by: Rabbi Jeremy Rosen
Once we start reading about the legal system in the Torah, we move away from narrative, human conflict and the passions of life and turn towards system, law and governance. The two are not meant to stand in opposition but to complement each other. No society can function effectively without a legal system, without property rights and social obligations. However, to succeed in life one needs the more ephemeral good will and concern and need to relate to other human beings. As the Torah is a document that concerns individuals and society, it contains both.
But it is not static. Jewish law like any constitutional system is constantly being interpreted, added to and modified to meet new and different circumstances. No system stays the same otherwise it simply collapses under its own irrelevance.
So when we read this week “…an eye for an eye and a tooth for a tooth, a burn for a burn and a bruise for bruise…” it is possible that once upon a time people took this literally. It goes back, after all, further in time than the Torah to Mesopotamian law. But if you look at context in Torah you will see in Exodus chapter 21.24 that the laws before and after all talk about financial compensation, not literally a life or limb.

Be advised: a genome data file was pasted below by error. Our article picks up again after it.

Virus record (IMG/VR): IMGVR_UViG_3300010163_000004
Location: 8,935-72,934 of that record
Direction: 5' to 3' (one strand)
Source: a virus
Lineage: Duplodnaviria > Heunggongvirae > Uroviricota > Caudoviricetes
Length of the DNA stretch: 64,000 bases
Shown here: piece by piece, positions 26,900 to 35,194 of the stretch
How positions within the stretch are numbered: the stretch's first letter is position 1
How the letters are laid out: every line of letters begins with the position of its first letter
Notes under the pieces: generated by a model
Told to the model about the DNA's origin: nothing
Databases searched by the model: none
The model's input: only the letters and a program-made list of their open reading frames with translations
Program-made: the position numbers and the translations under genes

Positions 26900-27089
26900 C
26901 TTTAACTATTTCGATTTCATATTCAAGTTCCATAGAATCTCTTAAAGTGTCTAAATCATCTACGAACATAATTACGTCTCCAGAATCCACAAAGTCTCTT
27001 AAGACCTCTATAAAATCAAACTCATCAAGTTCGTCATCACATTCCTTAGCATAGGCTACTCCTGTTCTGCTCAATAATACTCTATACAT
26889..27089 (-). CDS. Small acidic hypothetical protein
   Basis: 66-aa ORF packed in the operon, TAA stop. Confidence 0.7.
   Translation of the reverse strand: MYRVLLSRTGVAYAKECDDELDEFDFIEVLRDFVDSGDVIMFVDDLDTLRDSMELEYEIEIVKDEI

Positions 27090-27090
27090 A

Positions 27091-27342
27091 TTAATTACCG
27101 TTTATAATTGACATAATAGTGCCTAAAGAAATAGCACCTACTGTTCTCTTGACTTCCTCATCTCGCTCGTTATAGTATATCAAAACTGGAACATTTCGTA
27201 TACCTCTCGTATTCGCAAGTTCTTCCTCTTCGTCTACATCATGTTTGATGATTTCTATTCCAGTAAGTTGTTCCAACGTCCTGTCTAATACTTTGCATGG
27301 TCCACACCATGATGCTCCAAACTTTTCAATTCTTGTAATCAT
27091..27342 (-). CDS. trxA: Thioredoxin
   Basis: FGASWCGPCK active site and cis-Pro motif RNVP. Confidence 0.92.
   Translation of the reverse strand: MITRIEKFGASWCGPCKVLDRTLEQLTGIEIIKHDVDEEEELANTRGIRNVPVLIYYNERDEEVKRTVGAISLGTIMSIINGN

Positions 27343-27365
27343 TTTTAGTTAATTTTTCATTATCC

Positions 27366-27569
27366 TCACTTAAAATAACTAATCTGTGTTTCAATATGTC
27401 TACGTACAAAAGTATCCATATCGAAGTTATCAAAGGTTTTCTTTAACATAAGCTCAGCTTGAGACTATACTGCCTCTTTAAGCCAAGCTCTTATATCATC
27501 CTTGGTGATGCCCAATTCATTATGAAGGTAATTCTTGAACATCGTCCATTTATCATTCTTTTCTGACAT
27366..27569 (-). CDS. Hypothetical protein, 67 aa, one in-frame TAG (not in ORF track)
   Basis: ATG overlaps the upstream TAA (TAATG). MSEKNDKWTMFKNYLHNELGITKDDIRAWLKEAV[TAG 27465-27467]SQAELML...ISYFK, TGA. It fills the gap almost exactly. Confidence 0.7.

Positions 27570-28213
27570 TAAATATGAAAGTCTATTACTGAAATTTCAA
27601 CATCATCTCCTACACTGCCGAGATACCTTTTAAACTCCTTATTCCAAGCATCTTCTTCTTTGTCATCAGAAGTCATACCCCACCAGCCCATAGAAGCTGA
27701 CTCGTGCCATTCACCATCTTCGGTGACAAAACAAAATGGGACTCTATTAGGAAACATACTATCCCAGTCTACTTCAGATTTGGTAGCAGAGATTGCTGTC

Perhaps this was simply commonsense. How could a judge deal with a toothless man who had knocked out the tooth of someone with a full set? Or one eyed man who out the eye of a two-eyed human would be completely blind if you took out his other eye? People bruise differently. How could you guarantee a fair bruise equivalent? Was it practical necessity that brought about a change or a change in attitude, mentality, civilization? How come we stopped treating it literally more than two thousand years ago but there are millions of humans in other religions to this day who still insist on taking it literally?
You need laws to require fair compensation. But you need different kinds of ideas to deal with what is fair and just. That is why the Torah uses one word MISHPAT for keeping the law and
another TSEDEK for behaving in an ethical and caring way over and above the letter of the law. Ideally both are required for a just society.